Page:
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Use of motivational interviewing in behavioural interventions among adults with obesity: A systematic review and meta-analysis

Research output: Contribution to Journal/MagazineJournal articlepeer-review

Article numbere12457
<mark>Journal publication date</mark>31/08/2021
<mark>Journal</mark>Clinical obesity
Issue number4
Number of pages26
Publication StatusPublished
Early online date6/05/21
<mark>Original language</mark>English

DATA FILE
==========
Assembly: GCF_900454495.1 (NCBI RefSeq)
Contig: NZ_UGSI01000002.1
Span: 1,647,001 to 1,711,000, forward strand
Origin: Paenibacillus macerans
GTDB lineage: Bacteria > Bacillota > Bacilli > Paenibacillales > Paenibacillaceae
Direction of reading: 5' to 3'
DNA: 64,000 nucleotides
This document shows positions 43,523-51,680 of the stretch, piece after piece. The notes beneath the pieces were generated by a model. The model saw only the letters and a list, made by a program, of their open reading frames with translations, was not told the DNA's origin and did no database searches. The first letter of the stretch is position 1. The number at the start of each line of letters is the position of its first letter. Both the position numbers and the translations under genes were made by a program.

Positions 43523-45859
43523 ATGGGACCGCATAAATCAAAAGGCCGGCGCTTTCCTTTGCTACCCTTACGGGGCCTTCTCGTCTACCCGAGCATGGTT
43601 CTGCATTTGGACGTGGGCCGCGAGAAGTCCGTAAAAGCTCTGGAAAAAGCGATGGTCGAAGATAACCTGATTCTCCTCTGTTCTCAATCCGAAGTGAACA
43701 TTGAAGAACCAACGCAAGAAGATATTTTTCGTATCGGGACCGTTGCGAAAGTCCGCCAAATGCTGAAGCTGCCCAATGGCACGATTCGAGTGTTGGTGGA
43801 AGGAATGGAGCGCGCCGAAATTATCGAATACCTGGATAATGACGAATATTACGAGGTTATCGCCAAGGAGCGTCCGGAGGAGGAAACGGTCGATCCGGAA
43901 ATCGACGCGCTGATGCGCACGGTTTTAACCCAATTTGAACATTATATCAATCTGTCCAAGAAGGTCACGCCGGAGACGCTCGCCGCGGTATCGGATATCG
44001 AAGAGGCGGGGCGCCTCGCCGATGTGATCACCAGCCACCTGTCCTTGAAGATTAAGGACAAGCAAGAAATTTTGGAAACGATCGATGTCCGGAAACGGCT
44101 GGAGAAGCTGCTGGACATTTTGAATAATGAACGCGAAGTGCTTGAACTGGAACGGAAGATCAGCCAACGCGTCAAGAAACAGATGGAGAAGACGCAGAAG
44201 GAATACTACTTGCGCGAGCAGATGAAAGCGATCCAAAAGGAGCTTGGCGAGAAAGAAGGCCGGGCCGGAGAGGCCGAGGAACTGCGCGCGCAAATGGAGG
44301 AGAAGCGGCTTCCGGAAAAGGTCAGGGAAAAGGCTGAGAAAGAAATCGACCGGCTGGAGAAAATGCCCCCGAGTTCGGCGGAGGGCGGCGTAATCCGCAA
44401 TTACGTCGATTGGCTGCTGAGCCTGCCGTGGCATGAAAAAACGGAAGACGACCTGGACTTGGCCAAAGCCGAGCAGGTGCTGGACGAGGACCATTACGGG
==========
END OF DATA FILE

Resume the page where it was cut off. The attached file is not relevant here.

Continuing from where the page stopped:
This review aimed to identify whether motivational interviewing (MI) (a counselling approach for supporting behaviour change [BC]) helps to reduce bodyweight and BMI in an adult obesity context. This included evaluating effectiveness of MI interventions within this population and reporting the methodology used, including theoretical underpinnings and identification of BC and MI techniques. Eight databases were searched using controlled vocabulary. Eligible studies included adults with obesity (BMI ≥30 kg/m2), author-reported interventions using MI aiming to reduce body weight or BMI, and comparator groups not receiving an MI intervention. Data extraction and quality appraisal tools were used to identify study characteristics, intervention content was coded for techniques, and random-effects meta-analysis were conducted to investigate effects. Meta-analysis of 12 studies indicated no overall pooled effect on bodyweight and BMI outcomes between intervention and control groups (SMD = −0.01 [95%CI −0.13 to 0.12, P = .93]). Findings were limited by multiple sources accounting for risk of bias, and poor reporting of intervention fidelity and content. Intervention and control content descriptions indicated similar techniques, with social support, goal setting (behaviour) and self-monitoring of behaviour occurring most frequently across both. Findings do not contribute additional evidence for MI use in this context, however methodological limitations were identified which must be resolved to better identify the intervention effects on obesity-related outcomes.